I just finished an English Literature degree. I’m used to reading words by dead people. But so many of the authors I wrote essays on were the kind of famous that makes people stories in themselves, their deaths no more real to me than their fiction.
I could not fictionalise Marina Keegan. She died in a car accident in 2012, five days after she graduated from Yale University. She was twenty-two. She wrote an essay a few days before that went viral after her death. Seeing her writing touch so many people, her parents and her teachers gathered her best essays and fiction into a book named after that viral essay: The Opposite of Loneliness.
Initially the grief that this book is wrapped in makes it difficult to experience Marina’s writing for what it is. In her essays she mentions the future a lot – as all twenty-two year olds do (I would know) – and it’s jarring.
I’m one of those people who worries about dying a lot. Reading the book made me anxious.
But Marina’s writing is so good, I found myself forgetting about the grief and the death and my own anxieties. I suppose because not many of us get published, I don’t feel that I get to read much in the way of writing by people in their early twenties, like me. Utterly bewildered by life (happy free confused and lonely at the same time), like me. It was kind of like listening to 1989 for the first time and marvelling at how Taylor got dating in your twenties down so perfectly. Actually Marina does too, in Cold Pastoral, a story about a girl whose sort-of-but-not-really-boyfriend passes away, suddenly. She’s faced with grieving for a boy she was considering breaking up with, someone who was kind of boring her until he permanently idealised himself by dying. We all want what we can’t have. I really felt that sense of being a tourist in someone else’s life – the places and customs that glide past you, barely significant to someone who doesn’t plan on staying long.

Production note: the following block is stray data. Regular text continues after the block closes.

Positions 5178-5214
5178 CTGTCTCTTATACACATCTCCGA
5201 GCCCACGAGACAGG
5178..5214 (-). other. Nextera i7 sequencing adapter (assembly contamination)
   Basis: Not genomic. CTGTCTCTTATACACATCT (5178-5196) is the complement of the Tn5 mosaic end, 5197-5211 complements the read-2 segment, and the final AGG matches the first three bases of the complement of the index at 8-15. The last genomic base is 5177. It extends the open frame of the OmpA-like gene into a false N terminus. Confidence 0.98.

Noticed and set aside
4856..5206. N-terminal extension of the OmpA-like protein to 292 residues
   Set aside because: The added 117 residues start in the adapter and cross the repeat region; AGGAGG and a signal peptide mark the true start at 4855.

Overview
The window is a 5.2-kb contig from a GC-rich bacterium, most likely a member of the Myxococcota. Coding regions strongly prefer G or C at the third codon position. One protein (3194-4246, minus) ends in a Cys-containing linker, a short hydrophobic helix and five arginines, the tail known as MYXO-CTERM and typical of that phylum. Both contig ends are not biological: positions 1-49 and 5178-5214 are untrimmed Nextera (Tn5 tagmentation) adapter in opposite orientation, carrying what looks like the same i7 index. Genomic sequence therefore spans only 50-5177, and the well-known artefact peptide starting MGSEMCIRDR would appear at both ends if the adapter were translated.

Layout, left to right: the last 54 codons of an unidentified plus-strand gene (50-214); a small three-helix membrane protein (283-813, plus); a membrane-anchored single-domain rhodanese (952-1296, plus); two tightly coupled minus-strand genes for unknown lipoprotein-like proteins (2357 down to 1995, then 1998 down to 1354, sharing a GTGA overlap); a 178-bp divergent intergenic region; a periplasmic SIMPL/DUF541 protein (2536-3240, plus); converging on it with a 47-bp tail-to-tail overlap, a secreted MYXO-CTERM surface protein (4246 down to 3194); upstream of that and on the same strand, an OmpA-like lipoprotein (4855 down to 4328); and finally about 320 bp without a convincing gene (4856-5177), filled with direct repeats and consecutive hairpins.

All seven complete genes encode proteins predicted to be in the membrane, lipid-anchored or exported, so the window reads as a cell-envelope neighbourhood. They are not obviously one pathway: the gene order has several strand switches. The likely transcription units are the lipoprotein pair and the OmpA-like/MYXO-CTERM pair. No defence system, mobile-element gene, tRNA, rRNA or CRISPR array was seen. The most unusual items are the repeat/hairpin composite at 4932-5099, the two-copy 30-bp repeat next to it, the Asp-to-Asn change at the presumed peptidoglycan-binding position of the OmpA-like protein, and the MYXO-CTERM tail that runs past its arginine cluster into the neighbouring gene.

My favourite of Marina’s essays was Even Artichokes Have Doubts, about how high proportions of Yale students go on to work in the consulting or finance industries. It’s not finance or consulting that are the problem, it’s the dreams that working for them replaces. Rather than starting their non-profit, or making their films or writing their songs, Marina saw the people around her instead signing up to be a part of a machine that served nobody. She saw the world losing out on the gifts her friends could share if they were only brave enough.
And here lies the conundrum of the nearly-graduate art student. Do I commit to my art and work a crappy job, or do I commit to a decent job with decent money that isn’t what I want? I think this quote in Marina’s essay, from Kevin Hicks, former dean of Berkeley College sums the whole argument up pretty perfectly:
“The question is: where do you need to be with yourself such that when the time comes to ‘cast your whole vote’, you’re reasonably confident you’re not being either fear-based or ego-driven in your choice… that the journey you’re on is really yours, and not someone else’s? If you think about your first few jobs after Yale in this way – holistically and in terms of your growth as a person rather than as ladder rungs to a specific material outcome – you’re less likely to wake up at age forty married to a stranger.”
Now that is advice to carry into the future. In the book, Marina mentions a few times that she wants to be a writer. But from what I can tell she already was one. It made me think that perhaps we are already what we want to be, but that in the real, non-university world of 9 to 5 and money and responsibility, we find ourselves forgetting. Re-reading The Opposite of Loneliness will be how I remember, I think.